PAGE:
- Crosshair – Just a regular old school crosshair, we recommend other reticles.
- Machine Gun Reticle – Only available for the 3.5X ACOG Squad Day Optic. Calibrated for M249 with built-in bullet drift reticle.
What's ACOG's Effective Range
The scope is designed for medium to long-range engagement and positive target identification up to 800 meters for most of the ACOG models
Close Quarter Shooting
Image Referenced USAF
Both models can accept the piggyback offset reflex sight mount for the Trijicon RMR. In fact, the Trijicon RMR and ACOG combo is the official HK M27 optic configuration for the USMC (basically an MR556). For the purpose of enabling close-quarter shooting while using a magnified 3.5X ACOG scope.
Image Referenced SHOTTIMES.NET
Some argue that the piggyback offset setup shifts the holdover way too much for close-quarter, and suggest to use offset angled mount, you can read more on piggyback red dot setup vs angled offset red dot setup here.
Apply Bindon Aiming Concept & Shoot With Both Eyes Open
Both 4X and 3.5X ACOG scopes have reticles that have sufficient contrast to the target background, which allows a clear image when shooting with both eyes open. Your dominant eye should focus on aiming through the scope, and your nondominant eye should observe the field in front of you for maximum situational awareness.
The reticle will be superimposed over your vision and your brain combines the magnified image and unmagnified image together.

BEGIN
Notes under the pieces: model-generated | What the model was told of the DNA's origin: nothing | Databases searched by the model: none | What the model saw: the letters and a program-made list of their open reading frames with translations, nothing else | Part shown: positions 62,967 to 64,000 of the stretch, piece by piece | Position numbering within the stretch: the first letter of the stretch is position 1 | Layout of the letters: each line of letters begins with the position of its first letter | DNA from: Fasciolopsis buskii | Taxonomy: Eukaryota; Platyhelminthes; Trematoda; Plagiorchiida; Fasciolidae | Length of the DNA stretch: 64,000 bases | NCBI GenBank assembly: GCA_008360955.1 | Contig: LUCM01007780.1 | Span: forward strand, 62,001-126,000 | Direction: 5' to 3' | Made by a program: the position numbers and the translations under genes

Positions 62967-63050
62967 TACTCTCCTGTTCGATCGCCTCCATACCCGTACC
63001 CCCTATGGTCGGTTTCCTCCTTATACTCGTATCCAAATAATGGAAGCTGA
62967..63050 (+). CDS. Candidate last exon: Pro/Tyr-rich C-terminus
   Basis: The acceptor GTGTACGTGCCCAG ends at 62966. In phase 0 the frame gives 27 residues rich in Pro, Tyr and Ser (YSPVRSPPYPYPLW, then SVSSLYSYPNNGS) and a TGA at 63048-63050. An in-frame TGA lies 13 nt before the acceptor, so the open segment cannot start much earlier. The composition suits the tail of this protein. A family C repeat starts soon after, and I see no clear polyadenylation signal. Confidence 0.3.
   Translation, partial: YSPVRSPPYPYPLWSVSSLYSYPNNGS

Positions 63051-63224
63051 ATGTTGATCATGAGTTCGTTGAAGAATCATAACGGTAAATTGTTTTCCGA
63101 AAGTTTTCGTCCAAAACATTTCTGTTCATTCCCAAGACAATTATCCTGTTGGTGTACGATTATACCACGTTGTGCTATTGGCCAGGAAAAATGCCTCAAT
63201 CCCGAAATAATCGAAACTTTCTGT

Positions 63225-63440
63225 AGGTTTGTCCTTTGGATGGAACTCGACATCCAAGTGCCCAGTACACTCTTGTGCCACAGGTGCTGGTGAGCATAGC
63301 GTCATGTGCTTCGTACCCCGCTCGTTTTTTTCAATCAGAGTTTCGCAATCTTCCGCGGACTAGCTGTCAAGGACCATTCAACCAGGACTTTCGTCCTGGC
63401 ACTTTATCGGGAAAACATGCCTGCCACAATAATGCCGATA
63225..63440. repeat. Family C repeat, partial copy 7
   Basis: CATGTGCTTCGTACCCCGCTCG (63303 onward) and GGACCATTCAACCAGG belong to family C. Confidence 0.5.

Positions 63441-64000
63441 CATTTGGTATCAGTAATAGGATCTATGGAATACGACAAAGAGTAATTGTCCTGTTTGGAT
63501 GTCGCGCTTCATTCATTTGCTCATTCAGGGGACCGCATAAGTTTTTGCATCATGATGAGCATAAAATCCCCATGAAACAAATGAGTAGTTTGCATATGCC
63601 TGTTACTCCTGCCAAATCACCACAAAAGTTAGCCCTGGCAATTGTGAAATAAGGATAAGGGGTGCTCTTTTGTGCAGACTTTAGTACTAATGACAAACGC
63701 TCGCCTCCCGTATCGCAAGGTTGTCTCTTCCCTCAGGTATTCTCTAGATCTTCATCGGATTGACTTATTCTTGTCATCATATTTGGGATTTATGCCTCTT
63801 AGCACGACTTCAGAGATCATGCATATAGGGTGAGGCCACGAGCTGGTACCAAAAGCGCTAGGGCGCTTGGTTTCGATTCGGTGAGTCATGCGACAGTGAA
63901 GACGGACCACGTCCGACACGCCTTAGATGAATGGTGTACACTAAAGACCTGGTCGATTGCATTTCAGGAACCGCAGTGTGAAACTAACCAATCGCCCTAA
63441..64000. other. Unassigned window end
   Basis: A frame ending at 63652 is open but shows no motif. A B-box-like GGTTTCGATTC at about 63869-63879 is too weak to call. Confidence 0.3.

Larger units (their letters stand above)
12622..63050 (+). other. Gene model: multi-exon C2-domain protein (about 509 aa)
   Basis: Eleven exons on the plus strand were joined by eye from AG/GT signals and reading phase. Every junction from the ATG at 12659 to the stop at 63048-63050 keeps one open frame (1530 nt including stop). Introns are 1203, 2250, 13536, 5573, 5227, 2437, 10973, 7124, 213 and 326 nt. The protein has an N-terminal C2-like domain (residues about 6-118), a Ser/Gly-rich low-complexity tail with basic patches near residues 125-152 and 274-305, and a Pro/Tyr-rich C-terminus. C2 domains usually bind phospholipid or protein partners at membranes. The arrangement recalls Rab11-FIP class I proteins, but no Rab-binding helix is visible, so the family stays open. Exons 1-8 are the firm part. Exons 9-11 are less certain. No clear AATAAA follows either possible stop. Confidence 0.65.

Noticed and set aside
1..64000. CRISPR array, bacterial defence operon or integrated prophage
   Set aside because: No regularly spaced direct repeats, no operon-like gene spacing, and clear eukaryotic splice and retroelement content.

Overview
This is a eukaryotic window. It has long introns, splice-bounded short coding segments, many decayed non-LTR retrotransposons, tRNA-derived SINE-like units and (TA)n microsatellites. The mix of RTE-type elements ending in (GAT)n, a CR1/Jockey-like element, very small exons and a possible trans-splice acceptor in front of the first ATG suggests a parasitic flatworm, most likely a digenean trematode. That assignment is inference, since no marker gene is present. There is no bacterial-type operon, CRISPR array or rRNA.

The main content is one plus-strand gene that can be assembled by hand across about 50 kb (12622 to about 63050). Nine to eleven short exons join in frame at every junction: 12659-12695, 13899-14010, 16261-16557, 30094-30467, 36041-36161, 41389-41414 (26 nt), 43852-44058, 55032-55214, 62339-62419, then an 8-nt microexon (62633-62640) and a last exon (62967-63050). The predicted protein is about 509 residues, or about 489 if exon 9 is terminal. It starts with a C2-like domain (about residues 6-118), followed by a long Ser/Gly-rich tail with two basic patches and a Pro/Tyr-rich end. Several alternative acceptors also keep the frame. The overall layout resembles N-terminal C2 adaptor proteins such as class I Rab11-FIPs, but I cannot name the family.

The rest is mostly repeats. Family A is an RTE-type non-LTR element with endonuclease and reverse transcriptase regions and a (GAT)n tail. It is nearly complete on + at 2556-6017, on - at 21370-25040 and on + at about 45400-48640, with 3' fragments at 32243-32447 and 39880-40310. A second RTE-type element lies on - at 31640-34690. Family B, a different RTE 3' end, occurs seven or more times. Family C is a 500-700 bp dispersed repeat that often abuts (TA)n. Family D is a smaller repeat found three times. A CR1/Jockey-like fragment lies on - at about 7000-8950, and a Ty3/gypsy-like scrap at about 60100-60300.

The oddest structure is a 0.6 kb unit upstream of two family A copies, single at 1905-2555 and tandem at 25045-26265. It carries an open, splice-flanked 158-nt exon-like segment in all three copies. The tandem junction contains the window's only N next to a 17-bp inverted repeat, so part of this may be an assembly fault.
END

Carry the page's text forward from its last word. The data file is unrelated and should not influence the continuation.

It's recommended to have 20/20 vision or wear corrected lens to make this work. Once you're comfortable with it, you can almost shoot close range target like a red dot.
Construction and Weight
The ACOG scopes are all built with hammer-forged 7075-T6 high strength aluminum. The strongest type of material in making gun parts. All ACOG scopes are built for combat in mind.
Weighing average around 16 oz with the mount it's definitely heavier than a red dot sight but definitely lighter than a variable power optic.
The 3.5X and 4X ACOG are compatible with the same scope mount. There are many options out there, even though the ACOG itself can handle heavy recoil and retain zero perfectly, but we highly recommend replacing the thumbscrew mount with something like the Geissele super precision mount or the LaRue Tactical QD lever mount in order to stay on the rifle tightly.
Fiber Optics vs LED Illumination
Do you need any one of these features on your ACOG?
The answer is YES! here is why
Trijicon ACOG is an awesome combat optic that doesn't require a battery, however, there are LED model introduced to the market for adjustable reticle illumination on command.
This feature also allows the ACOG to be used at nighttime.
The fiber optic strip on the top of the scope provides battery-free reticle illumination during daylight, but the problem arises when it's too bright outside and the reticle also gets too bright, which can be distracting at times.
Marines in the field would place tape over the strip to dim the reticle just a little bit to make aiming more comfortable.
You don't have to tape over the whole thing, you can just cover up parts of it to adjust the brightness until its comfortable for you.
Final Thoughts – ACOG 4X vs 3.5X
Trijicon ACOG is the world's toughest battle optic used widely in the World especially the military. The 4X and 3.5X fixed magnification scopes are the 2 most popular ones on the market.
Overall, they're both indestructible optics, but the 3.5X has the best eye relief distance optimized for helmet wearing shooters, and still feels like 4X with only 0.5X less.
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As the content creator of badassoptic.com, My background in the firearms industry and shooting sports gives me the experience to recommend tried and true products and keep away subpar ones.